Cogwheel Archive

Rotary Cogwheel | 10.31.2013

October 31, 2013

This Week: Jon Snodgrass, classification (Rich)

Birthdays: Kurt Ruefenacht (10/30)

Next Week: Northfield YMCA (Kaczmarek)

Last Week:

Germans and Danes needed to travel half way around the world to discover they could live peacefully side-by-side. Weary of war and frustrated by the remnants of European feudalism, both groups migrated in waves to the American Midwest in search of a new beginning and the promise of freedom.

A rebellion by Yogi’s beloved Schleswig-Holstein ancestors in 1848 touched off these migrations. He, Martin Rackirk and Peter Mathieus provided a short lesson on the backdrop for the transatlantic movement.

In the middle of the 19th century, the duchies of Schleswig and Holsteins were under Danish control. A fight for independence broke out in 1848, sparking a war that would last three years. In the end, Denmark prevailed, convincing many disillusioned Danes and Germans to pursue their dreams of freedom and self-determination elsewhere.

The Schleswig-Holstein question was not completely settled until some 20 years later.  In 1864, Prussia and Austria combined to wrest the area from Denmark. When the German Empire was created in 1871, Schleswig-Holstein became part of Germany.

One of the freedom fighters — Christian Muller — settled in Davenport, Iowa and was a leader among ex-patriots who settled there. Yogi has nurtured connections between Davenport and Schleswig-Holstein with his research, writing and exchange trips.


Yogi Reppemann was born in northern Germany in 1957. He grew up reading novels of the Wild West and became obsessed with America. He’s since dedicated his professional life to studying the great German migration from Schleswig-Holstein to the Midwest.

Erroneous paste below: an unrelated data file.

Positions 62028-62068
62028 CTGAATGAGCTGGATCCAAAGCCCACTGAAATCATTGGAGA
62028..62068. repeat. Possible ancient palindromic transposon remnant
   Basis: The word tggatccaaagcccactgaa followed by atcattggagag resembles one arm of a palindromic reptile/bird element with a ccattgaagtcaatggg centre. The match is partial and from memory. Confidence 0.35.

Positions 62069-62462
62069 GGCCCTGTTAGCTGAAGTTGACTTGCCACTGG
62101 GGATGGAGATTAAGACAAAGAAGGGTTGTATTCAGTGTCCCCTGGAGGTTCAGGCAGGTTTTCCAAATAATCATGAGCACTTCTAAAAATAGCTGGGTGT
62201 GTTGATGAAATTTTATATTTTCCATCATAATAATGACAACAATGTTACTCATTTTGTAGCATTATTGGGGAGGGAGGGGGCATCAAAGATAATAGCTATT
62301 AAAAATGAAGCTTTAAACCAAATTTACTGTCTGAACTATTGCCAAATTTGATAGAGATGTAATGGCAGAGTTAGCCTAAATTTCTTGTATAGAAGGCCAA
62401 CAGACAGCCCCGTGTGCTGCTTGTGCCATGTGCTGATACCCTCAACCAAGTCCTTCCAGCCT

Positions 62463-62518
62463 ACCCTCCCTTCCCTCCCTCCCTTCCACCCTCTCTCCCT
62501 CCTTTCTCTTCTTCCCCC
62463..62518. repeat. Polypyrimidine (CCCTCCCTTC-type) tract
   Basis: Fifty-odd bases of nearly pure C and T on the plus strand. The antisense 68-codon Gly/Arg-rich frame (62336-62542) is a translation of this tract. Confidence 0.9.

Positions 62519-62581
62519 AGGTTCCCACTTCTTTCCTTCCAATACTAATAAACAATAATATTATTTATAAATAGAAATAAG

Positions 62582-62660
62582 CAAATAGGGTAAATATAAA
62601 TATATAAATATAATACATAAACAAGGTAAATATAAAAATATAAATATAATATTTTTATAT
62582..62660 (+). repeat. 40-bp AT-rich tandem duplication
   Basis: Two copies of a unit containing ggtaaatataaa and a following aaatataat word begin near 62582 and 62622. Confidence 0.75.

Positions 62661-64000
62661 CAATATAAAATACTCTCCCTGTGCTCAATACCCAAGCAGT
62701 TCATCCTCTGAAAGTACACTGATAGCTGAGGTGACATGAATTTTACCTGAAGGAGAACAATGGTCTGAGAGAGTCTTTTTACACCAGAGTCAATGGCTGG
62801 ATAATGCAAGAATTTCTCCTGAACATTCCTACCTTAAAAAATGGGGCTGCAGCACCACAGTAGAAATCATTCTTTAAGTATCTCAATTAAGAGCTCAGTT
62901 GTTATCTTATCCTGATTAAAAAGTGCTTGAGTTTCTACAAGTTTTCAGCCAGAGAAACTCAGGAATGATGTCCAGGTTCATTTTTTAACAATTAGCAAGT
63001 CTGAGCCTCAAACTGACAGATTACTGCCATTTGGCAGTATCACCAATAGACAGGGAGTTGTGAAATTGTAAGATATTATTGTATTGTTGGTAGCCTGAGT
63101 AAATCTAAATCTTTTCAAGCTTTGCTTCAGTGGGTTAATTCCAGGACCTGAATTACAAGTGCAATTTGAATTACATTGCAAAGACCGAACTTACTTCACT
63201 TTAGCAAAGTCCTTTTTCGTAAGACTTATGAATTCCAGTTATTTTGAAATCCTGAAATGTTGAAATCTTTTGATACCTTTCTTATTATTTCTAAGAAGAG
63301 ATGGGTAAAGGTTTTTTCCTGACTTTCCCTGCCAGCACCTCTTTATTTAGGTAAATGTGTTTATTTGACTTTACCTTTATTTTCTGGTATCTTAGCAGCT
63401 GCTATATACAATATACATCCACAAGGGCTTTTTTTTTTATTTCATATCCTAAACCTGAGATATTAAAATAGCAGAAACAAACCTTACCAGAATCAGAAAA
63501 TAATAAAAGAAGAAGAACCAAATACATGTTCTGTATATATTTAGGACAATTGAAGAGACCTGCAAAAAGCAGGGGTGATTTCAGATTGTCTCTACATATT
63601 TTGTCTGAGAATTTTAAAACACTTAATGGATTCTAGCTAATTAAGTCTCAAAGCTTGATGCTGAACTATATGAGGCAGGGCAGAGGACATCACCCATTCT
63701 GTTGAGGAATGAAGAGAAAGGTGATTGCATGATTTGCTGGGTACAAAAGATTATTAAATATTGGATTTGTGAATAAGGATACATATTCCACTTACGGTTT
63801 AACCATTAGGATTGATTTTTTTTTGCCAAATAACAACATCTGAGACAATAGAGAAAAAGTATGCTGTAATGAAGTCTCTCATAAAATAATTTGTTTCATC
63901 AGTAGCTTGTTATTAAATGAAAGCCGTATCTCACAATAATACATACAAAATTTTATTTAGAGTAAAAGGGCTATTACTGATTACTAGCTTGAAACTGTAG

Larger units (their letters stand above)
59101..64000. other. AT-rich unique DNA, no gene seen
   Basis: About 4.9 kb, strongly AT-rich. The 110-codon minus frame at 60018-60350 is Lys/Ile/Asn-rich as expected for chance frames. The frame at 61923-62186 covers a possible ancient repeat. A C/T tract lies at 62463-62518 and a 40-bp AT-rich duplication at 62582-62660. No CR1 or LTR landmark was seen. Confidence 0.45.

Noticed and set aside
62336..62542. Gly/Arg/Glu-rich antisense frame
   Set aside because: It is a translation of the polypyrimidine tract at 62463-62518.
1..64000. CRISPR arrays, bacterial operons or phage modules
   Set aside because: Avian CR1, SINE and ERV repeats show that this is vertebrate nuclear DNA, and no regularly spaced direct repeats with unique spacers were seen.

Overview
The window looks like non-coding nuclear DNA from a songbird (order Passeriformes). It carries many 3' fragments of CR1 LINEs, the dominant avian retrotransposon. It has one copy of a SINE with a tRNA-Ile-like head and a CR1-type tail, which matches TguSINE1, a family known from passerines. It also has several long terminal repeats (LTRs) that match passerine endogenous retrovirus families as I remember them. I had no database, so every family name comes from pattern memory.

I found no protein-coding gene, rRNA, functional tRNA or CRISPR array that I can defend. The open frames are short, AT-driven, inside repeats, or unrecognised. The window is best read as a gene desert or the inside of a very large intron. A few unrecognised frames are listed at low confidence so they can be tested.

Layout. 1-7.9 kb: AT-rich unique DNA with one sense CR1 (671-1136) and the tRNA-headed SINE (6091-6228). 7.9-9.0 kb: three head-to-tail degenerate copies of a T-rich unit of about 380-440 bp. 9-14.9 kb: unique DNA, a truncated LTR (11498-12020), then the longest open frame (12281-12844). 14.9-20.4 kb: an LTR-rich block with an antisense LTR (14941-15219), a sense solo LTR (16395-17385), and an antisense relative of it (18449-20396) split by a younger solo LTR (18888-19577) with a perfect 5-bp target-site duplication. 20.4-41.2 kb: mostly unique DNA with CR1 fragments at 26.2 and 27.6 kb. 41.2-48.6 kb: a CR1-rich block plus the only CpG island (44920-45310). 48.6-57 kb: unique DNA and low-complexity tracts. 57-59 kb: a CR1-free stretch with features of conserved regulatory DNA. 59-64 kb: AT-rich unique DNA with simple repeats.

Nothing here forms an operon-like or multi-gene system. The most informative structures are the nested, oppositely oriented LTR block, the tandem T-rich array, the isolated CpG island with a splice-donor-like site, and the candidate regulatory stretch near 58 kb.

He and Gitta were married in Las Vegas and have disproved the canon that “you can never go home again.” They travel back and forth between Schleswig-Holstein and Northfield on a regular basis. They have five grandchildren in Germany, leaving one to surmise that they come to Northfield for R&R.

Guests: Our exchange students, Yoshino, Gunho, Rodolfo and Lucas were all present and accounted for.

Scholarship Enhancement: Lucas


— There will be a new member orientation Monday, Nov. 11, noon to 1:30 p.m. at First National Bank South. Lunch will be provided. We haven’t had this session for a couple of years, so if you’ve joined the club in the last three years, consider attending. For more information, see Matthew Rich

— If you have a nominee for our annual Good Neighbor Award, please share it with Doug Crane by the end of business hours today. That’s midnight if you work at SuperAmerica. Each year the club recognizes a non-Rotarian for selfless acts of kindness or contributions to community cohesion that reflect our “service above self” motto. Nominees must be residents of the Northfield School District and cannot be a member of a Rotarian’s family.

— Keith Covey announced that November 14th is the last opportunity to declare as a corporate sponsor of this year’s Turkey Trot. The investment is $200, and you will receive good visibility.

— Charlie Cogan reminded us that it was World Polio Day last Thursday.

— Community Resource Bank’s Junior Board is hosting an American Red Cross Blood Drive Saturday, Nov. 9, 9 a.m. to 2 p.m. at the bank. All are invited to make a deposit. You can make an appointment online at The sponsor code is Community Resource Bank.

Coming Up:
Nov. 14 – District Governor Gary Campbell (Bierman)

Nov. 21 – Rep. David Bly and Sen. Kevin Dahl, Legislative Update

Nov. 28 – Turkey Trot

Dec. 5